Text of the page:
Why Eccentric Strength and Control is Important in Baseball
This post is mainly for those baseball players who are starting to feel the fatigue halfway through the season. After practicing and playing 6 days a week, whether you are accustomed to this workload or not, your body is going to show some portion of eccentric control loss.
But, what is this “eccentric” word? Let’s think of eccentrics as the loading portion of any movement.
When you swing, the eccentric portion is loading your back hip (stretching the glute and internally rotating) which is paired with the loading of your anterior oblique system.
When you throw/pitch, the eccentric portion is loading your back hip the same way, which is also paired with the loading of your anterior oblique system.
When the body becomes fatigued, it makes it even harder to control this eccentric portion of movement. This is why most injuries occur during the eccentric portion of movement, because that movement is no longer strong enough to withstand the forces that are being produced.
Instead of making another argument on why this makes in-season training that much more important, let’s go over some exercises that we can use to gain more eccentric control and why it is important in baseball.
We must not forget that the hips are the rotator cuff of the lower body. The lower half initiates all baseball movements, most of which are rotational in nature.
The more that you swing and throw and rotate, your hips might get cranky because they need that dosage of strength and eccentric control. These airplanes are SUPER hard to perform correctly because of multiple reasons:
- Upper leg and pelvic dissociation and rotation
- Exposes asymmetries
- Decreased point of stability makes the working hip work that much harder
- Because they are just simply hard to do!
The lunge is one of the most specific movements a baseball player can perform in the weight room. I love to use lunges and its variations during the season.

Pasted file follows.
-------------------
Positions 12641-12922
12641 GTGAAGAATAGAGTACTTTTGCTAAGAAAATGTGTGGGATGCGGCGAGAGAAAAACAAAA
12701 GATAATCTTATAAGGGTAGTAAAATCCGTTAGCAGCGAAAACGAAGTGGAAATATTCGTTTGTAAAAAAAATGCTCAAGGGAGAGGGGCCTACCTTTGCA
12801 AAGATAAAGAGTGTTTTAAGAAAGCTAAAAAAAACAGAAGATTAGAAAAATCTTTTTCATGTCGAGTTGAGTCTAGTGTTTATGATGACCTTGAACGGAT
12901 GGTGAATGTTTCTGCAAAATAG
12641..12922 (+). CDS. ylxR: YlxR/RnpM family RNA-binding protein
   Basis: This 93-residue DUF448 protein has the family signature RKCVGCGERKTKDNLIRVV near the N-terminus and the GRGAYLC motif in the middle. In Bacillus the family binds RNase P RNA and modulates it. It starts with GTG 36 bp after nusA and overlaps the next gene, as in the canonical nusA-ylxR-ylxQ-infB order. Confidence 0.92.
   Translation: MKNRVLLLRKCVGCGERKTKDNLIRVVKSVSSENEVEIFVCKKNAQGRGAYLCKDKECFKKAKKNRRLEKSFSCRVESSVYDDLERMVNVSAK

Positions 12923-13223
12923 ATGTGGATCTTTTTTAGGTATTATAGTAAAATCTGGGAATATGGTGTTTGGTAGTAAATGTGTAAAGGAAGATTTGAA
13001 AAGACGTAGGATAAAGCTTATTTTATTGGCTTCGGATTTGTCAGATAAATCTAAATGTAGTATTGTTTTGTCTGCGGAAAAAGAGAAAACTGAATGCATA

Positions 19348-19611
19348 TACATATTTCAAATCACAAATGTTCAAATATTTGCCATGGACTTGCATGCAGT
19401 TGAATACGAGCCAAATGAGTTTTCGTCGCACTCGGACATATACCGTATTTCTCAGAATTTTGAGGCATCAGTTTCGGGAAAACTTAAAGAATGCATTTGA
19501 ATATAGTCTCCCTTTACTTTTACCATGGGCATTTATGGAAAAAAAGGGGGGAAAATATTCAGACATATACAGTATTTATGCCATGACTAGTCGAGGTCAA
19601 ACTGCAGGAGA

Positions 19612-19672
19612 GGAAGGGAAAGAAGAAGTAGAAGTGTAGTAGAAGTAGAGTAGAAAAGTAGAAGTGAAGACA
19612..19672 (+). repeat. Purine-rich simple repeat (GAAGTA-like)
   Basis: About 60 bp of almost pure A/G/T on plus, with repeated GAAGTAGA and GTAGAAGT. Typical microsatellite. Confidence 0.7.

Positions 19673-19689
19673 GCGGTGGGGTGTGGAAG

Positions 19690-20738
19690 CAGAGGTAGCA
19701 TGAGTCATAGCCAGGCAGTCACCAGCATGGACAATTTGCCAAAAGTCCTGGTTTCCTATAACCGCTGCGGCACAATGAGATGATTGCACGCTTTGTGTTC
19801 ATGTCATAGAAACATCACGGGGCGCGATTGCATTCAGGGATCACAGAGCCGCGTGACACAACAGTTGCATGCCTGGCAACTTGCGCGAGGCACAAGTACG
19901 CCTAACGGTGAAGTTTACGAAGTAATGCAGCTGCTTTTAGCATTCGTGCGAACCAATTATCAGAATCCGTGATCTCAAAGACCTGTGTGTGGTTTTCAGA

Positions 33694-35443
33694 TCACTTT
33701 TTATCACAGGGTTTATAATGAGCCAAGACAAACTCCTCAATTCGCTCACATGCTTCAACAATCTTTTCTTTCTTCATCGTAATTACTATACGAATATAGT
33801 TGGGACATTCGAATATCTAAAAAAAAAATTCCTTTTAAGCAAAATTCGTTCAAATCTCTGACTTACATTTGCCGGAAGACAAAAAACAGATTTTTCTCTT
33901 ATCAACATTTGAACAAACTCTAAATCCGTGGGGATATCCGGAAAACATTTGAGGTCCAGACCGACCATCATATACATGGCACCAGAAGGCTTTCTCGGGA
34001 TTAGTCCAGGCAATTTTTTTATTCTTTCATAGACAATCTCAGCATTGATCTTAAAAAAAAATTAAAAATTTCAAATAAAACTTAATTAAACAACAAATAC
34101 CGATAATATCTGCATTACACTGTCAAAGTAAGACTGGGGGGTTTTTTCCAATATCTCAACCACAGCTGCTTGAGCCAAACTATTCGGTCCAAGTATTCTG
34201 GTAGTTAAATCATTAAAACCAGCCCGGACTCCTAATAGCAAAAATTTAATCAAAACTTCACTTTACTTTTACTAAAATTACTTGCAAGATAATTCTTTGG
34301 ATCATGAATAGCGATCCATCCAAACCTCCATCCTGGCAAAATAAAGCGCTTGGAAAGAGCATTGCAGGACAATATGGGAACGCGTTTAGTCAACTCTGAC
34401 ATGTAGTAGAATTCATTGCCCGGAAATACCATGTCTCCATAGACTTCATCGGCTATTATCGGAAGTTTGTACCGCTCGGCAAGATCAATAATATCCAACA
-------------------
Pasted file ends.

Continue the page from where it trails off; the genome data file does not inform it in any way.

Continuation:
This motor control drill, the crescent lunge, forces the athlete to remain a rigid trunk (maintain core stability) when moving through a single leg stance, which is what we see in hitting and throwing.
We also get the added benefit of stretching out the anterior (front) portion of the trail leg, and getting the shoulder blades to move overhead.
These are similar to the airplanes. However, the main difference is the action at the hip. During ball release when throwing and deceleration when hitting, the hip internally rotates while the trunk follows it.
Again, the hip is the rotator cuff of the lower body, so we must perform movements that attack all 3 planes of motion, with rotation being of the upmost importance.
Does anyone see a theme here with the lower body? HIP ROTATION!
This can be used a regression from the airplanes and bowler squats, since we have more points of stability and less working parts to focus on.
It’s important to control hip rotation for power production, but especially for power reduction.
Reverse Bear Crawls
With baseball being a one-sided sport, reverse bear crawls with truly show a weakness in your core stability, and here is why.
You start in the most stable position (4-points). As you crawl on the ground, there is an opposing limb pattern, which forces the oblique system to fire since we want to resist the hips “leaking open” during a crawl.
We also get the added benefit of the closed-chain movement for the upper body, getting the shoulder stabilizers to fire while the core is engaging, which is truly baseball-specific.
Blackburns (for internal rotation)
Arm acceleration is the fastest motion in all of sports. Acceleration is followed by deceleration, which makes force reduction even harder. This is why the concept of eccentric (loading) control makes sense in baseball. No eccentric strength = injury waiting to happen.
When performing this exercise, it’s important to keep the legs extended, core engaged, head in a neutral position, and let the muscles of the back and shoulder do the work to really isolate control.
Paired with internal rotation of the shoulder is scapular protraction. I utilize this “Y” pattern every time I see my baseball guys because of 3 big reasons:
- the upper trap tends to get way too overactive, so we want to shut that off for the most part and let the serratus and lower trap work together
- we get the thoracic spine (upper back) stabilizers to kick on as we’re reaching at the top
- we get the external rotators to fire when we guide back with the thumbs
This pattern is huge for controlling arm deceleration.
Again, these movements are extremely important in baseball because injury occurs during the eccentric portion of movement.
For my baseball guys who train the day before the game, we’ll mainly focus on power development at a volume we know that will not induce any fatigue based on past programs, and we will pair those with eccentric control movements to get them game ready.
Try out some of these exercises, tag me on social media, and let me know what you think!
Jarad Vollkommer, CSCS